His primary areas of investigation include Ecology, Ecosystem, Soil water, Soil organic matter and Microbial population biology. As part of his studies on Ecology, Matthew D. Wallenstein frequently links adjacent subjects like Environmental chemistry. His work is dedicated to discovering how Ecosystem, Biogeochemical cycle are connected with Biomass and Terrestrial ecosystem and other disciplines.
His work carried out in the field of Soil water brings together such families of science as Organic matter and Q10, Respiration. Matthew D. Wallenstein has included themes like Decomposition and Humus in his Soil organic matter study. He interconnects Climate change and Disturbance in the investigation of issues within Microbial population biology.
Matthew D. Wallenstein mainly focuses on Ecology, Soil water, Ecosystem, Microbial population biology and Environmental chemistry. His Soil water research is multidisciplinary, incorporating perspectives in Enzyme assay and Agronomy. The various areas that Matthew D. Wallenstein examines in his Ecosystem study include Global warming, Growing season and Abiotic component.
His work in Microbial population biology addresses issues such as Biomass, which are connected to fields such as Carbon cycle. In his research, Plant litter is intimately related to Decomposition, which falls under the overarching field of Environmental chemistry. He interconnects Organic matter, Humus and Botany in the investigation of issues within Soil organic matter.
Matthew D. Wallenstein mainly investigates Ecology, Ecosystem, Soil carbon, Soil water and Agronomy. His Ecology study frequently links to other fields, such as Rhizosphere. His work deals with themes such as Environmental chemistry, Soil management and Climate change, which intersect with Ecosystem.
Matthew D. Wallenstein combines subjects such as Biomass and Soil ecology with his study of Soil carbon. His Soil horizon study, which is part of a larger body of work in Soil water, is frequently linked to Vegetation type, bridging the gap between disciplines. His research integrates issues of Plant soil, Nutrient, Water content and Soil conditioner in his study of Agronomy.
His primary scientific interests are in Agriculture, Rhizosphere, Ecology, Crop and Microbiome. His Agriculture study incorporates themes from Soil biology, Soil food web and Biofertilizer. His Rhizosphere research is multidisciplinary, relying on both Biomass, Microbial population biology, Soil chemistry and Grassland.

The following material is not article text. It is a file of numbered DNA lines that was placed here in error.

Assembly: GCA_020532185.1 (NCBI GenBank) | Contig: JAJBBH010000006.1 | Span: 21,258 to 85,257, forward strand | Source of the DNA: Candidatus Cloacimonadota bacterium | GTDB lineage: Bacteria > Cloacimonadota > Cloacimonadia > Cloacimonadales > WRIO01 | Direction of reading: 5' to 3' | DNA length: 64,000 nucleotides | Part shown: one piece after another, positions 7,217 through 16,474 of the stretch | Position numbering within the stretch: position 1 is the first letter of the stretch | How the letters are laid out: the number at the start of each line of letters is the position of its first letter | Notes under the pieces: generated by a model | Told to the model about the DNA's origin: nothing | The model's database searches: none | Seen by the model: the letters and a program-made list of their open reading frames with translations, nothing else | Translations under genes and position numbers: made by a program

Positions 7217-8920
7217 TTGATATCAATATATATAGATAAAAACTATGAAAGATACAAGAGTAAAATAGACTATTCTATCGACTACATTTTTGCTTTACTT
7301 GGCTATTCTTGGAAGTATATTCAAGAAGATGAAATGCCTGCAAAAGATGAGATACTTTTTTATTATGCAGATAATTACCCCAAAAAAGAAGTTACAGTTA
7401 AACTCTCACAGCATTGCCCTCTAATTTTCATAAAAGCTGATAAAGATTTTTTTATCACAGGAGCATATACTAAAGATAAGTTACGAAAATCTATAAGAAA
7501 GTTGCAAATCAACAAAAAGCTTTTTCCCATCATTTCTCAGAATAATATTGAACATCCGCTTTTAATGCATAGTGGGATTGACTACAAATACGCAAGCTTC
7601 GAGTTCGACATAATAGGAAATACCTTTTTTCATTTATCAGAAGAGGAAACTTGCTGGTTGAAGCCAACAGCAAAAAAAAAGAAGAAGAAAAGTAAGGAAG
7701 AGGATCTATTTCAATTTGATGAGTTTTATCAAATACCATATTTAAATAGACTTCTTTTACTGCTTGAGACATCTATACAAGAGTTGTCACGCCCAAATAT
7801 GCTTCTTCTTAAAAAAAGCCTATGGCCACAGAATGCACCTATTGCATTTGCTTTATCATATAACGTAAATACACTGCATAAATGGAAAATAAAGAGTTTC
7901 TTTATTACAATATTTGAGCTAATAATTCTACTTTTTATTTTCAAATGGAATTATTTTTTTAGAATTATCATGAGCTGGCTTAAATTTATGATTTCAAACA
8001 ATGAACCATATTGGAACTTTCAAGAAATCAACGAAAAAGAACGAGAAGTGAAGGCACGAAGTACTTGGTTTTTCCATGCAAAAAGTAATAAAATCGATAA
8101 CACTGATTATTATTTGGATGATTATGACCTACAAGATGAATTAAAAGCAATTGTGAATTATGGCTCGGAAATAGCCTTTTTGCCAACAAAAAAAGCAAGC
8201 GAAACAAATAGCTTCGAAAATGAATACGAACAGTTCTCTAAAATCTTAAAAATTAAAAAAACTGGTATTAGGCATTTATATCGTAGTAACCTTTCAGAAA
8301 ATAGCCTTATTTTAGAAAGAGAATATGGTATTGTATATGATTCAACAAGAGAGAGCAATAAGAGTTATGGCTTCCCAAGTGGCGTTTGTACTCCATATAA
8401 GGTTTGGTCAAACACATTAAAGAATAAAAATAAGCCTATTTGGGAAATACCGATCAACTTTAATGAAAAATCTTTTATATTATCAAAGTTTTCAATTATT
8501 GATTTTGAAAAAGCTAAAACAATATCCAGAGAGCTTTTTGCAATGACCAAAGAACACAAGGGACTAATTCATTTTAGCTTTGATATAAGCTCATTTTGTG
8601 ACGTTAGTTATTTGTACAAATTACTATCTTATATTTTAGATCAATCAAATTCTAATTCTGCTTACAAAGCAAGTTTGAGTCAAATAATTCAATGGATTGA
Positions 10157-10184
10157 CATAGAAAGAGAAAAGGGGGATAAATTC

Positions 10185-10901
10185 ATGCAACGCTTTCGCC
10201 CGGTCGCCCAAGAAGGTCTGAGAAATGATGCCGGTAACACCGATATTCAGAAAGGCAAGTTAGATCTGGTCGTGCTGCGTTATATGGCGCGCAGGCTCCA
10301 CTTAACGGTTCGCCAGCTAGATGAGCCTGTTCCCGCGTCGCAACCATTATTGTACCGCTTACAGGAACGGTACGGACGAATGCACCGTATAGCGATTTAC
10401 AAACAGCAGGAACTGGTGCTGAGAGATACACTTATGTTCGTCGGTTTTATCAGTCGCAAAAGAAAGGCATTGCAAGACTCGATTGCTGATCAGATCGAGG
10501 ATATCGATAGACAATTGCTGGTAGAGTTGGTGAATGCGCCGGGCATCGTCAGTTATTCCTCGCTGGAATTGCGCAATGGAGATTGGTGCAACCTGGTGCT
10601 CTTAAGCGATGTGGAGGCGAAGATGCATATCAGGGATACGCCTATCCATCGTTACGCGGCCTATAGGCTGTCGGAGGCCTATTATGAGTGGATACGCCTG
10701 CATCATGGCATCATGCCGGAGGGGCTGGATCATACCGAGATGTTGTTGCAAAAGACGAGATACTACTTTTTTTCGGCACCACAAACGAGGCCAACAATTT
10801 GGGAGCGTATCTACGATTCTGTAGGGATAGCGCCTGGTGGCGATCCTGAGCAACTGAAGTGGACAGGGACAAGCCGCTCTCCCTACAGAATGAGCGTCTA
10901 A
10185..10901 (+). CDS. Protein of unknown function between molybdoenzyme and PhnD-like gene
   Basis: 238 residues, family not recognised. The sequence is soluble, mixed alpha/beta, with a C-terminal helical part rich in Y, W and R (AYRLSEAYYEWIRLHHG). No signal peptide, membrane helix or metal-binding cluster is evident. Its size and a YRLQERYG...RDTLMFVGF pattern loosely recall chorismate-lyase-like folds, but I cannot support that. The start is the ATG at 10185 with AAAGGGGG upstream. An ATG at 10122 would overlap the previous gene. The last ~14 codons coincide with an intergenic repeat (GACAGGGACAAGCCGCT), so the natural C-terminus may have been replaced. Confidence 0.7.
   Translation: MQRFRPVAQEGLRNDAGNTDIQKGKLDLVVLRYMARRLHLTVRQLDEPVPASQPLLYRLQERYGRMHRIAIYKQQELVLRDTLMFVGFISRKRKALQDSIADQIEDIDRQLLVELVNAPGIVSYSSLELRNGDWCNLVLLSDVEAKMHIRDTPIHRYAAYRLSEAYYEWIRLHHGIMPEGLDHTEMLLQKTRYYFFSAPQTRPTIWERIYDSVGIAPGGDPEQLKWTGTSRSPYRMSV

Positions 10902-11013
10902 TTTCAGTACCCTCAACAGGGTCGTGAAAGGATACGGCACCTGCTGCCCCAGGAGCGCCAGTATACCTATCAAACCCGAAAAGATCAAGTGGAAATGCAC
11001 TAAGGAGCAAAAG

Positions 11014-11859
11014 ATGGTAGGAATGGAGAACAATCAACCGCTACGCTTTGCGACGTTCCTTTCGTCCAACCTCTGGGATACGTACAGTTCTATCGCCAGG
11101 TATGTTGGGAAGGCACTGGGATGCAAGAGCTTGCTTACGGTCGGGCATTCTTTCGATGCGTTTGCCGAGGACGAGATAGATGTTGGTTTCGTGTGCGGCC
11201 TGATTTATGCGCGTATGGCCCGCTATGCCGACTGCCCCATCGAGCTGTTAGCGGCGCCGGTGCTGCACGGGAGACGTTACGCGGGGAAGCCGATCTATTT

Ecology and Natural selection are two areas of study in which he engages in interdisciplinary research. His Crop research includes elements of Biotechnology and Crop yield. The study incorporates disciplines such as Global warming, Ecosystem and Catalysis in addition to Microbial ecology.
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The Microbial Efficiency-Matrix Stabilization (MEMS) framework integrates plant litter decomposition with soil organic matter stabilization: do labile plant inputs form stable soil organic matter?
M. Francesca Cotrufo;Matthew D. Wallenstein;Claudia M. Boot;Karolien Denef.
Global Change Biology (2013)
MICROBIAL STRESS‐RESPONSE PHYSIOLOGY AND ITS IMPLICATIONS FOR ECOSYSTEM FUNCTION
Joshua Schimel;Teri C. Balser;Matthew Wallenstein.
Stoichiometry of soil enzyme activity at global scale
Robert L. Sinsabaugh;Christian L. Lauber;Michael N. Weintraub;Bony Ahmed.
Ecology Letters (2008)
Soil enzymes in a changing environment: Current knowledge and future directions
Soil Biology & Biochemistry (2013)
Temperature and soil organic matter decomposition rates – synthesis of current knowledge and a way forward
Richard T. Conant;Richard T. Conant;Michael G. Ryan;Göran I. Ågren;Hannah E. Birge.
Global Change Biology (2011)
Soil-carbon response to warming dependent on microbial physiology
Nature Geoscience (2010)
Thermal adaptation of soil microbial respiration to elevated temperature.
Ecology Letters (2008)
Decoupling of soil nutrient cycles as a function of aridity in global drylands
Manuel Delgado-Baquerizo;Fernando T. Maestre;Antonio Gallardo;Matthew A. Bowker.
ENVIRONMENTAL CONTROLS ON DENITRIFYING COMMUNITIES AND DENITRIFICATION RATES: INSIGHTS FROM MOLECULAR METHODS
Matthew D. Wallenstein;David D. Myrold;Mary Firestone;Mary Voytek.
Ecological Applications (2006)
Differential growth responses of soil bacterial taxa to carbon substrates of varying chemical recalcitrance
Katherine C. Goldfarb;Katherine C. Goldfarb;Ulas Karaoz;China A. Hanson;Clark A. Santee.
Frontiers in Microbiology (2011)
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